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Boys don’t cry

There is no doubt that awareness must be raised about the rise in domestic violence reports made in the UK, but it is often forgotten that it is not only women that are affected by this traumatic experience.

In a recent report released by the “Office for National Statistics”, it has become apparent that there has been an 80% increase in the number of domestic violence reports made by male victims to the Metropolitan police. In 2012 there were 9,425 reported cases of male domestic abuse, with a further 16,681 reported in 2015. It has been estimated that approximately 74,000 male victims reported domestic violence between 2013-2016.

There are currently 18 organisations that provide refuge for both men and women in England and Wales. However the closest refuges for men living in London are based in Leicester, Poole and Worcestershire, highlighting a need for London to establish its first male refuge for domestic violence and equality amongst victims.

Whilst the concept of male domestic abuse is often considered taboo or a myth, the UK charity “Mankind Initiative” reports that the range of males contacting their advice line vary between a number of professions, ages, sexual orientations and areas of the UK. However it is estimated that men are three times as likely to hide domestic violence as women.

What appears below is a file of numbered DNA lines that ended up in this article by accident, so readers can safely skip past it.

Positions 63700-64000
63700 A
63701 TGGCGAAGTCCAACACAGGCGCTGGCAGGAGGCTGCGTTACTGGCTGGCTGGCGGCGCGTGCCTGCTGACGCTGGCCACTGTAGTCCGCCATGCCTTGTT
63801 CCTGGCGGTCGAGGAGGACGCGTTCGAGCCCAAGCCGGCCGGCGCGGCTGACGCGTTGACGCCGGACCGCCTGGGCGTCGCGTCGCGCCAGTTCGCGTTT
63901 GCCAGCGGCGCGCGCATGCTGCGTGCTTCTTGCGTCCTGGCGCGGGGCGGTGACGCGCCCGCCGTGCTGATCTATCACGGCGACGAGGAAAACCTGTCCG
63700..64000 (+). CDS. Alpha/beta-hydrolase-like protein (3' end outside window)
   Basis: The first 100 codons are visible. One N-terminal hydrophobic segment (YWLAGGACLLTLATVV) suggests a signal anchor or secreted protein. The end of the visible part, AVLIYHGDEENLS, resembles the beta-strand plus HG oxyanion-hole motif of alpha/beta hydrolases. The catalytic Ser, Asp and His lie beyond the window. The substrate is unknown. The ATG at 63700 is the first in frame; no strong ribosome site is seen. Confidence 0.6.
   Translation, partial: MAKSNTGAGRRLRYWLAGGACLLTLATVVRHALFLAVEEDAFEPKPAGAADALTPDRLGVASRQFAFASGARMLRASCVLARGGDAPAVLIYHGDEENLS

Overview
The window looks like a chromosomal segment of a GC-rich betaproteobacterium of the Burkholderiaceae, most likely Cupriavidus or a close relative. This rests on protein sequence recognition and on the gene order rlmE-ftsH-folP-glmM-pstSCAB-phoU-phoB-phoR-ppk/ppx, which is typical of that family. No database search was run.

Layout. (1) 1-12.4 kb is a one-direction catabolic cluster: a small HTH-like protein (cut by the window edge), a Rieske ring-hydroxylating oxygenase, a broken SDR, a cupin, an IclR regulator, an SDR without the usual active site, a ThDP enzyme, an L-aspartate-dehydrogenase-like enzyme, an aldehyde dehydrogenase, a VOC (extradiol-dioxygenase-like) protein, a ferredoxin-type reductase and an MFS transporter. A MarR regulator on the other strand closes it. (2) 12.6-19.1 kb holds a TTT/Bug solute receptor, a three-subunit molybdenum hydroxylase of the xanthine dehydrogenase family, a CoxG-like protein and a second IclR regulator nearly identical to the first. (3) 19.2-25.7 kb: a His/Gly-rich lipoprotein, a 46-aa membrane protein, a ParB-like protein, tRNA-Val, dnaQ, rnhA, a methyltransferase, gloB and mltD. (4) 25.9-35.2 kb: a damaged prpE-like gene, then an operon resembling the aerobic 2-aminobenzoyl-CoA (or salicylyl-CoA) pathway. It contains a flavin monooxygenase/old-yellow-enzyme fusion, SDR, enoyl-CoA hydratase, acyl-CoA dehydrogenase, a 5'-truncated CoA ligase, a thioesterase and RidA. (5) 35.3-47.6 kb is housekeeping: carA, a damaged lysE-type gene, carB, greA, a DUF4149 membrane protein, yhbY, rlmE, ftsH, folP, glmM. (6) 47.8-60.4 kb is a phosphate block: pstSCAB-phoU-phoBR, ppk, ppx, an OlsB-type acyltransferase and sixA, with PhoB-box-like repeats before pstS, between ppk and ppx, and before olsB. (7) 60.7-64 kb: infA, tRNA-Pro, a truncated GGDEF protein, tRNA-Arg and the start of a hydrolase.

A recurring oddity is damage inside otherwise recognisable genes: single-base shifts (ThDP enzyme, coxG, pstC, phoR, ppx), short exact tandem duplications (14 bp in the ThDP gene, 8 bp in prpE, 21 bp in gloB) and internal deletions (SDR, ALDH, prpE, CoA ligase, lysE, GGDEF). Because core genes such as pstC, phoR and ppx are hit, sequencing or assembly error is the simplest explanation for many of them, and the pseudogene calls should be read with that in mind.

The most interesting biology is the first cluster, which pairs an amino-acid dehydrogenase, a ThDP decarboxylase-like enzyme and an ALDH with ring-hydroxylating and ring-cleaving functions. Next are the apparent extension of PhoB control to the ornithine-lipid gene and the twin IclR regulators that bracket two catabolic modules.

With limited options for housing in London and the need to flee violence, it is unsurprising that men are being forced to sofa surf or make homeless applications in order to avoid serious risk to health and well-being. With a steady increase in homeless applications year by year, there is a strong correlation between these applications and reports of male domestic violence.

As a prominent cause of homelessness, it is clear that the future of domestic violence will need to be addressed by local authorities forming a long-term solution to support victims and prevent homelessness.